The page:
In the end it was probably the private zoo that did it. Or the hall of mirrors. Or the talk in the bread queues of drunken banquets where the mille-feuille flowed like wine. Perhaps it was the queen’s private faux-rustic village where she pretended to be a farmhand while glugging porcelain jugs of cream at her marbled bench. I don’t know about you, fellow peasants. But I feel objectified.
Either way historians agree that the March on Versailles, a key event in the French revolution, was sparked by the sense that all this boundless excess – those mirrors, the cream, that alpaca – was in the end just a little too much.
Reading the details this week of Erling Haaland’s proposed transfer from Borussia Dortmund to [A Massively Wasteful Super Club], it was tempting to wonder what it might take for football to feel something similar. The anger and alienation around sport is very real but also diffuse, distracted by the lights. Perhaps it will take some hard details to focus the energy. How much is too much? How much more are we willing to consume passively from beyond those long French windows?
According to the latest figures floating around Haaland’s move will cost £300m all in. That figure includes wages, sale fee and worst of all an estimated £30m cut for the agent Mino Raiola. Raiola has added nothing to the spectacle. But he will still receive a sum eight times the amount Sport England puts into grassroots football each year for doing not much more than a spell-check on some contracts and clamping himself like a parasitic homunculus to this divine, hard-honed talent.
It is tempting to simply goggle at the this gratuitous excess. But it is also vital to remember that this is real money: it’s your TV subscription, your match ticket, your advertising value. It’s every underfunded point of access, every club in danger of going to the wall. Just as the bellows of triumph at each new broadcast deal are the sound of someone else selling this shared treasure back to you for an exorbitant cut.
Then of course there’s the game itself. What is the combined effect of these strange forces? Haaland is already a remarkable figure. There has never been a talent quite like this, so obviously compelling (and he is staggeringly good) and so relentlessly commodified.
This is the first star footballer not just processed through the modern machine but born into it, to the extent the midwife probably insisted on a sell-on clause on the delivery table. His talent is so obvious, such a known quality. There are early stories of his dramatic promotion from the under-fives to the under-sixes. Has there ever been such a sense of inevitability, of bolt-on success ready to be cashed in by the wealthiest party? At times it feels as though this has already happened, that we are already standing outside it tallying up the numbers, the shiny pots, basking in the hall of mirrors.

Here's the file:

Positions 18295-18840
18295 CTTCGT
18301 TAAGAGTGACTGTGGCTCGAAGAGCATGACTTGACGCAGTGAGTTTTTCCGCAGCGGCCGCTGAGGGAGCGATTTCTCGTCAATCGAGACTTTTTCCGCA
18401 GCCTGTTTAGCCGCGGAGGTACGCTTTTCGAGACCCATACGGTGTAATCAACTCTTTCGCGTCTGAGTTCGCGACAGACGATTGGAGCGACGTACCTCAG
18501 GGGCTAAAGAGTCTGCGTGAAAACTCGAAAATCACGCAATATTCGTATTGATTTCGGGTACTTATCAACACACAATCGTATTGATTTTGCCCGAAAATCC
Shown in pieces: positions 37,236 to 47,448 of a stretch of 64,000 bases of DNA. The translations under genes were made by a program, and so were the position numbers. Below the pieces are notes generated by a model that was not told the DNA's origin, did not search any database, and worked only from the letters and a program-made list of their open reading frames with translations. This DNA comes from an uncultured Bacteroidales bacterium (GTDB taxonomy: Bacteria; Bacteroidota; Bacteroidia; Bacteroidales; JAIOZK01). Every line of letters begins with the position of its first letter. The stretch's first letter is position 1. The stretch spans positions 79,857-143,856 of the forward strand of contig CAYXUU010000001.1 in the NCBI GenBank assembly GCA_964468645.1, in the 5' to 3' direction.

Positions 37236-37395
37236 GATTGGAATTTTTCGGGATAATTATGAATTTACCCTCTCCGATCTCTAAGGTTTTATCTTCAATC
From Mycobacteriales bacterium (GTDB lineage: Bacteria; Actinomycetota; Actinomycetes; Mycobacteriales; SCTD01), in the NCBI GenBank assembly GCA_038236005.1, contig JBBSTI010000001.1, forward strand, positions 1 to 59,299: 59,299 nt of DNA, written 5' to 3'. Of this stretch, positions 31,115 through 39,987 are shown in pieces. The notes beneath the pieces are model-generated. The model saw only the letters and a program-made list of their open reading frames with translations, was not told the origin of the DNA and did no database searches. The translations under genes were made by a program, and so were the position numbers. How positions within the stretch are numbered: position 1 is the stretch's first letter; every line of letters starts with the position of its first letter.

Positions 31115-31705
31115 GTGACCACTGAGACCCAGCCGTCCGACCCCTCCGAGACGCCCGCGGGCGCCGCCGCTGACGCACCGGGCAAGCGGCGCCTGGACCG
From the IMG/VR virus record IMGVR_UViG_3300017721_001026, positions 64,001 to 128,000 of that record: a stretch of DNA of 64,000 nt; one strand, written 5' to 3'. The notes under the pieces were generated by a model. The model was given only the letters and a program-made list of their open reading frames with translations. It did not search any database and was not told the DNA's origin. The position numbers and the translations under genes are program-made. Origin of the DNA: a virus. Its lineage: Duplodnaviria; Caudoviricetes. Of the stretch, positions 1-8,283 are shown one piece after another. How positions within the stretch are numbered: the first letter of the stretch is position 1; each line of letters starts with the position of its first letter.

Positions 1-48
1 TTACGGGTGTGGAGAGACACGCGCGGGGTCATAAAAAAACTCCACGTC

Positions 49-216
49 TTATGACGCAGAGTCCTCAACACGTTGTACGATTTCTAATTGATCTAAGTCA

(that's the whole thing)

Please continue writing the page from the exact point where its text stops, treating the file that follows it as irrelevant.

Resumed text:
It is a tribute to the scale of Haaland’s talent, and to the game itself, that he is still fascinating. Those who saw his father play will remember a really good bad footballer. This is not a slight. English football was like that. Haaland Sr, who kicked the ball like a steam engine shunting a cart, who moved at right angles like a mobile crane manoeuvring, was good enough to win that first battle for space and time.
Erling is something else altogether. Watch him and immediately the pitch looks too small, the game too simple, the other players too flawed. There is no real element of surprise here, no corners, just a player able to execute every basic skill with supercharged technique, power, conviction. He moves in straight lines because straight lines are the best lines. He scores goals because goals are good and make you win.
Watch his Bundesliga highlights reel back and at first you think, OK, he loves crosses. He just has that preternatural eye for finding space, a skill that would make him utterly irresistible at Manchester City.
But before long teammates are discovering he can do anything, from cute diagonal runs to headers to balls pulled out of the air via some kind of time-freezing power, to moments where he takes possession in his own half, devours the ground like he hates it, and annihilates the ball into the furthest corner past some poor cowering human. He doesn’t get bored or seek unnecessary variation. He doesn’t want to stop or fall over (Haaland is 120th on the list of 139 most-fouled regular strikers in Europe).
Is it entertaining? Can you love this? Even with Kylian Mbappé, more of a one-off, self-made player, there is a sense of edge, fragility, the unexpected. With Haaland you just wonder about the numbers. How many can he score? How much can he win? Which of the available super-teams will he make into the winning super-team?
This of course an illusion born out of his style, an appearance of easy efficiency that comes from that same old place, talent and hard work. And there is jeopardy here. Haaland has had injuries and missed games in the last year. No real cause for concern, but he has also played 200 games already, processed through every level as the asset, the show, the thing to be stretched to its limits.
There are other kinds of drama too. Signing for Manchester City would be a deeply logical step. Everything in this equation points to success. But let’s face it, given the maths of this, the feeling of irresistible forces gathering, failure would be so much more of a twist.
More importantly, can he remain happy? Will we break him? Haaland seems smart, fun and mischievous enough to survive this process. Quite what the numbers, the leeching of wealth, the extreme monetising of an extreme talent does to the rest of our game is another question.